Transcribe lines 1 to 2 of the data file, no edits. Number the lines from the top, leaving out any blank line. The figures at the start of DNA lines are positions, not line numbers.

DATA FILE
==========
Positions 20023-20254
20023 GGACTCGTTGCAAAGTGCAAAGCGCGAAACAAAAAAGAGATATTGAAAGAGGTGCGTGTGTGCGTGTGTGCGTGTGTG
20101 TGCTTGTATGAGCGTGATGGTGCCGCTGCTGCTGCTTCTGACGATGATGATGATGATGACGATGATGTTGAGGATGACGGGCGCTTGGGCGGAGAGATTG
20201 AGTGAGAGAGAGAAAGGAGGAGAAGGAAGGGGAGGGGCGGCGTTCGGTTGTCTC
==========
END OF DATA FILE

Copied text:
Positions 20023-20254
20023 GGACTCGTTGCAAAGTGCAAAGCGCGAAACAAAAAAGAGATATTGAAAGAGGTGCGTGTGTGCGTGTGTGCGTGTGTG